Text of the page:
Public health experts say in a new report that more must be done to curb teenage hookah smoking.(Bruno Vincent / Getty Images)
While the lion's share of youth anti-smoking efforts has focused on cigarettes, a new report in the CDC journal Preventing Chronic Disease suggests more needs to be done to reduce the number of teens smoking flavored tobacco from hookahs.
According to a recent survey cited in the report, 18.5% of 12th-grade students admitted to using a hookah in the previous year. And what's particularly concerning to the study authors, led by Daniel Morris of the Oregon Health Authority's public health division, is that many young people don't seem to recognize that hookah use carries serious health risks: Hookah smoke contains many of the same toxins as cigarettes and has been associated with a similar laundry list of diseases such as lung cancer and respiratory illness.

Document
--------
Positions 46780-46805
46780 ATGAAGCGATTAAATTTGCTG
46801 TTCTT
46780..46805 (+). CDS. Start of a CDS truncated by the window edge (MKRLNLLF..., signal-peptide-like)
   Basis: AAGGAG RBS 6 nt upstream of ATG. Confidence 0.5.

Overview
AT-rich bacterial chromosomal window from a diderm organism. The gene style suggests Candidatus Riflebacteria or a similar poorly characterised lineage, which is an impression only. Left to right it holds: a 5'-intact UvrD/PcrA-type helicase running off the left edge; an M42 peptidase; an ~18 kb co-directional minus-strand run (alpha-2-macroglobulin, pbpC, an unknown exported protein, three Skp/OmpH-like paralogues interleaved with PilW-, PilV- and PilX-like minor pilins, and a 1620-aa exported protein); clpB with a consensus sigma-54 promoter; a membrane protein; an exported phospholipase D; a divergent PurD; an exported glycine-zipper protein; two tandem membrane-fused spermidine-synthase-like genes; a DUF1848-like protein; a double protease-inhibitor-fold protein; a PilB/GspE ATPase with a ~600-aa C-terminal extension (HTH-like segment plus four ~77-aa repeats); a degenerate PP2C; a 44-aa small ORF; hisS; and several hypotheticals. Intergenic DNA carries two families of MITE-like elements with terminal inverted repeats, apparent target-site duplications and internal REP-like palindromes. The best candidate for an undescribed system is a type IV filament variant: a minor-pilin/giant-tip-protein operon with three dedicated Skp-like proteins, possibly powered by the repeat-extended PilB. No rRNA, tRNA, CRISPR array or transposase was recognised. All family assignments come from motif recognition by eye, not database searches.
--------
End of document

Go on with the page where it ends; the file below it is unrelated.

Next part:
But the news is not all bad. The authors report that the predictors of who will smoke hookah -- including how socially acceptable the practice is, whether a family member does it, and whether the smoker perceives use as harmful or not -- are the same as those for cigarette smoking. This implies that the same interventions that have been so successful in reducing cigarette smoking will work with hookah smoking as well.
What are those interventions? For one, Morris and his team argue that prices for shisha, the flavored tobacco commonly smoked from hookahs, should be higher, calling such an increase "the single most powerful intervention to reduce youth smoking." Currently, they write, the price for a pound of hookah pipe tobacco is $22 lower than that for cigarette tobacco, a gap they believe must be narrowed.
Other interventions include more persuasive warnings, like the graphic labels used on cigarettes, and the removal of sweet flavorings from shisha -- a ban that already exists for cigarettes. In addition, the authors argue, because shisha is often smoked in designated hookah bars, which tend to be exempt from "no smoking" rules, the rules must be changed to eliminate that exemption.
Source: Chicago Tribune